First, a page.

Cats have become more clingy during lockdown, according to new research.
A joint study by the University of Lincoln and the University of York looked at reported changes in pet welfare and behavior.
Research then examined the relationship between these changes and the variation in daily living, behavior, and mental health of their owners.
One unexpected finding was that cat owners reported that their pets were more affectionate than owners of other animals during the lockdown period.
Professor Daniel Mills of the University of Lincoln said, “While it has long been known that pets can be life enriching, a pet’s well-being is greatly influenced by the behavior of its owners, as well as their physical and social characteristics.” Surroundings.
“Our results extend previous knowledge about the perceived well-being and behavioral changes in a very limited range of species to a much broader range of domestic animal species.
“The mental health of the owner has a clear impact on pet welfare and behavior and is clearly something that we need to consider when trying to do what is best for the animals we care for.”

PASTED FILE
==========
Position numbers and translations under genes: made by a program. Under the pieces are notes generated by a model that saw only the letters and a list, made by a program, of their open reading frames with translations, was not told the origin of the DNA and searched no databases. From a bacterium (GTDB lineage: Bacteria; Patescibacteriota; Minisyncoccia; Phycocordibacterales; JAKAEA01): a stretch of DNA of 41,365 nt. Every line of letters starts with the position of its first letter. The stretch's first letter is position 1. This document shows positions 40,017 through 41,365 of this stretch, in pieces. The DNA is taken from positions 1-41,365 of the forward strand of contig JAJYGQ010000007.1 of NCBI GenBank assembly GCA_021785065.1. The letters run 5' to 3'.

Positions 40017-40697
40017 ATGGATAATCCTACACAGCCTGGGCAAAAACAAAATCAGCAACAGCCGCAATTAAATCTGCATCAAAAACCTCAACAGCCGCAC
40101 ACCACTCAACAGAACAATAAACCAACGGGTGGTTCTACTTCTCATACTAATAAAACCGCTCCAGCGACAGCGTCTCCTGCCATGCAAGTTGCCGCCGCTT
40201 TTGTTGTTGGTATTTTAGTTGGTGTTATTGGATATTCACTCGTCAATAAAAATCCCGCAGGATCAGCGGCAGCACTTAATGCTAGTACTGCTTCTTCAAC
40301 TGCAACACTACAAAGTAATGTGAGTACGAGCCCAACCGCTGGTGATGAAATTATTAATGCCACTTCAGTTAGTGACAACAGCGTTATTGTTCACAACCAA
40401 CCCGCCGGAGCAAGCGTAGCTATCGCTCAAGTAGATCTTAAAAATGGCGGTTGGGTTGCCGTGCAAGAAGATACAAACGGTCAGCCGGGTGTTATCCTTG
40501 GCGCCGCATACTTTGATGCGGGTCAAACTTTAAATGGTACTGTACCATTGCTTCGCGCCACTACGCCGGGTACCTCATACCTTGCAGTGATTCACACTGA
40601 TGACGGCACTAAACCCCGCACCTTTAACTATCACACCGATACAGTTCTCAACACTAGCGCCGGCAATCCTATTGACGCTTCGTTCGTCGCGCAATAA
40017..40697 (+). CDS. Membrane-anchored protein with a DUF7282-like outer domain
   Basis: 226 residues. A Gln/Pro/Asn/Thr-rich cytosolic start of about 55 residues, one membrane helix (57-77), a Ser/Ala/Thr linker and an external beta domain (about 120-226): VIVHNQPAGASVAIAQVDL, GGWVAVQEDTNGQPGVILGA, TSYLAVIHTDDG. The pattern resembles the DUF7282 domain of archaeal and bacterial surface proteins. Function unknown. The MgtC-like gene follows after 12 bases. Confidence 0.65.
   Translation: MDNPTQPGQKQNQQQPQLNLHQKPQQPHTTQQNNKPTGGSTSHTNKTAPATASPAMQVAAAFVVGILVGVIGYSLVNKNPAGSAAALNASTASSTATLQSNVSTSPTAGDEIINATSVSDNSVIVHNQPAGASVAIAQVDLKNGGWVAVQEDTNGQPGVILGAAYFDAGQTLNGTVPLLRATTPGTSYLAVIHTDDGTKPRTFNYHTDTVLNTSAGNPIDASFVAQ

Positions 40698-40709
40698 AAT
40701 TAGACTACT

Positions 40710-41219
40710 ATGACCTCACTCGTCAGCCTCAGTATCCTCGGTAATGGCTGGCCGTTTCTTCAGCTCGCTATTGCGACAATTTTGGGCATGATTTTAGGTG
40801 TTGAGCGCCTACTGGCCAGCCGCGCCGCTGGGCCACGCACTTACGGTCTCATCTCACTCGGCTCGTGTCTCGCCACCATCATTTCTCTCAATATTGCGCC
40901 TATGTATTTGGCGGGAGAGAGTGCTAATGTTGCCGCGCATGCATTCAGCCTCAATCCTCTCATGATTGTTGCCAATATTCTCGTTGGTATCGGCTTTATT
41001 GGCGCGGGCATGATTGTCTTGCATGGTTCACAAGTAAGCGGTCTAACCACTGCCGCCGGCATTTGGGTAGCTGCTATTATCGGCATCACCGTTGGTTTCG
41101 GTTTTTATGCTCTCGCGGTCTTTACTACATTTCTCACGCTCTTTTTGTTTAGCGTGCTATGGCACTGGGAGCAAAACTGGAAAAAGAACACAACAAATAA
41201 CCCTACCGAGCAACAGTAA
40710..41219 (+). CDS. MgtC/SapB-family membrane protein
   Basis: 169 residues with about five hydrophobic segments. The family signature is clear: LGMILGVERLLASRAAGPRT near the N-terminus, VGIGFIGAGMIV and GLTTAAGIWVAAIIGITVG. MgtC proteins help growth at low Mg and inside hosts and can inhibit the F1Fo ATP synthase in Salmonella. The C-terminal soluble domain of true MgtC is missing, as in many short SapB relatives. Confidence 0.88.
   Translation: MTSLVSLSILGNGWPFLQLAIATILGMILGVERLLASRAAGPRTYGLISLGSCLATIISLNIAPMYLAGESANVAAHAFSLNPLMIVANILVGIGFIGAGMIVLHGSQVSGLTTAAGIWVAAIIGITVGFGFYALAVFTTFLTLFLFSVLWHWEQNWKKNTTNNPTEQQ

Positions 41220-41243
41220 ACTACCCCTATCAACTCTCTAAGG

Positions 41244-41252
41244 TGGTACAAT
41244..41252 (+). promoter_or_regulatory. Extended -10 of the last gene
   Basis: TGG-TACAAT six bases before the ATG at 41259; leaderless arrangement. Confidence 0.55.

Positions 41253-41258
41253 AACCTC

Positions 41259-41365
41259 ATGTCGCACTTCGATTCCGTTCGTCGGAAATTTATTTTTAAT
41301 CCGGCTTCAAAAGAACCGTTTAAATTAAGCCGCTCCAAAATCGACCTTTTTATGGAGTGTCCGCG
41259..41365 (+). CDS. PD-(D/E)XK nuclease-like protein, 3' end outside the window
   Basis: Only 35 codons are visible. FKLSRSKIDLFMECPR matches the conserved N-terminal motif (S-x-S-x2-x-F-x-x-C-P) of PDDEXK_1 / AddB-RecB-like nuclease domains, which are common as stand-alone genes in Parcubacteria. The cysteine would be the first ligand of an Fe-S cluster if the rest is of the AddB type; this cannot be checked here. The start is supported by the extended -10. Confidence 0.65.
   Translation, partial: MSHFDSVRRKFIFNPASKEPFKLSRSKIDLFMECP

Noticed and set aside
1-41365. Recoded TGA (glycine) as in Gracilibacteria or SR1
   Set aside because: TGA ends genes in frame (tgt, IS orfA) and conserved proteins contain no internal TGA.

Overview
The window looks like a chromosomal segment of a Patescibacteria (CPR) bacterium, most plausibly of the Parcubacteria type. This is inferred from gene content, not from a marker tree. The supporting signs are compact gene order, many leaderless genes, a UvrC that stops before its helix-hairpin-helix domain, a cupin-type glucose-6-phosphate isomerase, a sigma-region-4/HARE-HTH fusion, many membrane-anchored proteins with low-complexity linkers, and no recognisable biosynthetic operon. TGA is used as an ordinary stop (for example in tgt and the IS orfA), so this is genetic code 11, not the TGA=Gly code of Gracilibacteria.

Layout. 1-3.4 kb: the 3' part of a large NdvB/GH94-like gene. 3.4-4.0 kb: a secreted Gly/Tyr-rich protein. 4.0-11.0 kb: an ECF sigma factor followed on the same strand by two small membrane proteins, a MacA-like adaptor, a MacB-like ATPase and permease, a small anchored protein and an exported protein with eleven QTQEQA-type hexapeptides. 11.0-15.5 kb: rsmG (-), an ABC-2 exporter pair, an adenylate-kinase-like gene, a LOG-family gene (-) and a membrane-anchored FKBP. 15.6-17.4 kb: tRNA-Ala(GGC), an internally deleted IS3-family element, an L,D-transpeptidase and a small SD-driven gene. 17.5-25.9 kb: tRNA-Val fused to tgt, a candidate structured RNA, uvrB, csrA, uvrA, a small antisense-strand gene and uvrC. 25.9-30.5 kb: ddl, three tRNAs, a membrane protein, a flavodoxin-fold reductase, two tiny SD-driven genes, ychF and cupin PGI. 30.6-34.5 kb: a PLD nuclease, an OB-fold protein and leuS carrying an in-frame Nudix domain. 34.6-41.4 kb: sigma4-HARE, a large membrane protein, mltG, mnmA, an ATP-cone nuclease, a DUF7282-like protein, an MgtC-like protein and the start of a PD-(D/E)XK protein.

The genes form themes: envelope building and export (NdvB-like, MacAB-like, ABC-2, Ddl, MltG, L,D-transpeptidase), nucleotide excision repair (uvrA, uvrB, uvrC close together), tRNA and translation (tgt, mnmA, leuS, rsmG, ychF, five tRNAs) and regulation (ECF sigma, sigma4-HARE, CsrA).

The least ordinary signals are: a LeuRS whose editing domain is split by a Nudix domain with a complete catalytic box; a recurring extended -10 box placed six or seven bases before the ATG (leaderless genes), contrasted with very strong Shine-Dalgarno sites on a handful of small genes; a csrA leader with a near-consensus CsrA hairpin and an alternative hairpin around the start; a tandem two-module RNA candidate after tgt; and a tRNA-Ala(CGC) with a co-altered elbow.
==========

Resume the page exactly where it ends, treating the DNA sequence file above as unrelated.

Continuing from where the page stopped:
Not only did cats become more affectionate during the lockdown phase, but also more positive changes in their behavior compared to dogs.
During last year’s lockdown, the research team conducted a survey of more than 5,000 pet owners in the UK to learn about mental health, human-animal bonds and reported changes in animal welfare and behavior.
In the survey, 67.3% of pet owners said that the welfare and behavior of their animals changed during the initial lockdown phase.
Analysis of the responses showed that owners of pets with poorer mental health scores prior to lockdown reported fewer negative changes in welfare and behavior.
However, pet owners with poorer mental health scores since lockdown reported more positive and negative changes in animal welfare and behavior.
Emily Shoesmith of the University of York said, “Our results suggest that poorer mental health can increase awareness for one’s pet, and empathic engagement can lead to reporting changes in animal welfare and behavior, both positive and negative . “
Overall, it was reported that about a third of cats and dogs were unaffected by initial lockdown, compared to about 40% of the other species.
Many animals also appeared to have improved welfare as a result.
Between 10–15% of all owners stated that their animal appeared more energetic and playful and 20–30% stated that their animal appeared more relaxed.
At least three times as many owners report improvements rather than deterioration in the physical condition of their animals.